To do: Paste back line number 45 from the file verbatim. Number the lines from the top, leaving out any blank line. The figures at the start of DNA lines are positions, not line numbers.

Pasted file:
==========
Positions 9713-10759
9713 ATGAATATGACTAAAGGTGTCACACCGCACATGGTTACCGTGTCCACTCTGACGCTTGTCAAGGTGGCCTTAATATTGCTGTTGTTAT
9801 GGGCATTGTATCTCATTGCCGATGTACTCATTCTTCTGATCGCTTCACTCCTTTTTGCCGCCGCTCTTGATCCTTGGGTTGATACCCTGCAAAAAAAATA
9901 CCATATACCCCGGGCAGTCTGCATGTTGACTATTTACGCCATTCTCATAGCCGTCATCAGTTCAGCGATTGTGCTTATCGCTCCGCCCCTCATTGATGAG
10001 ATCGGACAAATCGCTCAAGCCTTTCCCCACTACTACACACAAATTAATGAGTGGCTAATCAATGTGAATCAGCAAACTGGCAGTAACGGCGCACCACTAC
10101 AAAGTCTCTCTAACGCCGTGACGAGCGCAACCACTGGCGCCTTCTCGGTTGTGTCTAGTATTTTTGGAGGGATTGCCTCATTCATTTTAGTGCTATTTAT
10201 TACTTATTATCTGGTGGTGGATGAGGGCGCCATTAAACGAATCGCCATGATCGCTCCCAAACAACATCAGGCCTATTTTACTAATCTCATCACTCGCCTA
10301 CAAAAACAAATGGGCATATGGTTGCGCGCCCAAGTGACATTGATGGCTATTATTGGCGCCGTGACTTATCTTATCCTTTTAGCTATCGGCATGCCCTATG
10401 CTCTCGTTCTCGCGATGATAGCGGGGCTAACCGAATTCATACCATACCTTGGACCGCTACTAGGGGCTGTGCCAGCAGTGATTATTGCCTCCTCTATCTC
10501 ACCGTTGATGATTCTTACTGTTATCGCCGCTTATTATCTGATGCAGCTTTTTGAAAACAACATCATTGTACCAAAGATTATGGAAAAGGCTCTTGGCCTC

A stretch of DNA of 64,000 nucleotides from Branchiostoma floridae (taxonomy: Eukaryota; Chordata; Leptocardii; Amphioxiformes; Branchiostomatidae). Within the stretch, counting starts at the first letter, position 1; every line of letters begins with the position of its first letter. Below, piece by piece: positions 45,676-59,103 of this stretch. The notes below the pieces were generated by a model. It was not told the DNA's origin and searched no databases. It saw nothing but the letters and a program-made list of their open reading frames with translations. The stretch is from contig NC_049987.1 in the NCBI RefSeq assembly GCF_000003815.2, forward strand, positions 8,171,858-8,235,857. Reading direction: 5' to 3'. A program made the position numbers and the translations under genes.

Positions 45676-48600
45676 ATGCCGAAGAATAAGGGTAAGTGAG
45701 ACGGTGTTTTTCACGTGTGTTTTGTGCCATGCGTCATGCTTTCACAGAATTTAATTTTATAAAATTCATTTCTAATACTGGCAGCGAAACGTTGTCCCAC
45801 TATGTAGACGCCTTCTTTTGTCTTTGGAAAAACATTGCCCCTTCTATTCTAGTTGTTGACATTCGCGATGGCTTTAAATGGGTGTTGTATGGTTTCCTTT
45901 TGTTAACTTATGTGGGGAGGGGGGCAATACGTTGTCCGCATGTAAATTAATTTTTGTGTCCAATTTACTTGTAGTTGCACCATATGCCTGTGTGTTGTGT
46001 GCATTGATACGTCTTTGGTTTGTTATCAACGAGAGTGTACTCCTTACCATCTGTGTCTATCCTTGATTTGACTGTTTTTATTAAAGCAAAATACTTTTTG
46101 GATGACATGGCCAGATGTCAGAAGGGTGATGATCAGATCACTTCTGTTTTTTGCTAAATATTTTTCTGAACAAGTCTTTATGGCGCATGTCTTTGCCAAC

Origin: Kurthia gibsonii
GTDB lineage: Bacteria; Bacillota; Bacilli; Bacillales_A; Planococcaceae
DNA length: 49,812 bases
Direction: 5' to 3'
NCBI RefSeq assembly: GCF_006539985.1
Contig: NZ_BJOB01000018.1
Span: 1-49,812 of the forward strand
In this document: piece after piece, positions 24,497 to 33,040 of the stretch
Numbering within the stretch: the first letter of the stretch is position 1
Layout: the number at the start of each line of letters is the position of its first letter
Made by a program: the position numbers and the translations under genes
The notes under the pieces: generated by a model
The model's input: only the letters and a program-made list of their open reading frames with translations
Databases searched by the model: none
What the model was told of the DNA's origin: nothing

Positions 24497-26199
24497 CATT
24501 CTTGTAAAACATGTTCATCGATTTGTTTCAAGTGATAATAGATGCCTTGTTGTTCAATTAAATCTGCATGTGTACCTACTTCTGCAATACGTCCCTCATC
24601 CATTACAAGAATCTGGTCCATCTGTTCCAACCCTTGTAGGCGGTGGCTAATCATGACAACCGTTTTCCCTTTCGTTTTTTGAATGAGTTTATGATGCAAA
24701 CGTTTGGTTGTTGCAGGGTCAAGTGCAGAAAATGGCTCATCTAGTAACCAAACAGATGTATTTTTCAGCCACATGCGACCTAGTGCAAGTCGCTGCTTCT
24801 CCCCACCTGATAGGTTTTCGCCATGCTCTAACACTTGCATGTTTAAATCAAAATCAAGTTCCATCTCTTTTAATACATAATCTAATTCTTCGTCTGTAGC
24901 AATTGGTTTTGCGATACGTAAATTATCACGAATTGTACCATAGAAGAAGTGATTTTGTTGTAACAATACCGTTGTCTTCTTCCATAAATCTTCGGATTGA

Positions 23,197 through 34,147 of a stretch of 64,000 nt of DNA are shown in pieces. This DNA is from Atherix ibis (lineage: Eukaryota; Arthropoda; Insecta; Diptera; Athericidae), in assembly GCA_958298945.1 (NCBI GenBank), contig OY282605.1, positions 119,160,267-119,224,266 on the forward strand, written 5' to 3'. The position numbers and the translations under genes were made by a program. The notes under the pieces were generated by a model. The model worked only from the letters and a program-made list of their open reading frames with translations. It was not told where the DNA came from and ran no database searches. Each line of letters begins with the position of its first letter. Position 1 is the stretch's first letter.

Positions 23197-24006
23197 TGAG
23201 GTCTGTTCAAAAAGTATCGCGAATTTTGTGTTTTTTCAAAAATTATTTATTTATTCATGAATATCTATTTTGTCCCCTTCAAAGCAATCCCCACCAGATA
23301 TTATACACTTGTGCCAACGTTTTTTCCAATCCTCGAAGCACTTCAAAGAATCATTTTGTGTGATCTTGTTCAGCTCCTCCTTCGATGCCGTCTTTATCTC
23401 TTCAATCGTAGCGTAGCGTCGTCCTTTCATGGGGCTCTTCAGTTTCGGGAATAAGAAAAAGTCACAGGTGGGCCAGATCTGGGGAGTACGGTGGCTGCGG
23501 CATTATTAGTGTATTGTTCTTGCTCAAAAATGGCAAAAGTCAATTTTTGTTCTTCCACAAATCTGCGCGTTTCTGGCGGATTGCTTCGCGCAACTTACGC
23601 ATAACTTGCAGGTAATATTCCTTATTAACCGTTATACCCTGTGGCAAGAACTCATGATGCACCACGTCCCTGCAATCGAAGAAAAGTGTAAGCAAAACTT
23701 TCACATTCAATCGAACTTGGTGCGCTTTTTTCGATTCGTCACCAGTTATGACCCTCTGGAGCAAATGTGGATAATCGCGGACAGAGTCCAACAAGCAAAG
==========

23301 TTATACACTTGTGCCAACGTTTTTTCCAATCCTCGAAGCACTTCAAAGAATCATTTTGTGTGATCTTGTTCAGCTCCTCCTTCGATGCCGTCTTTATCTC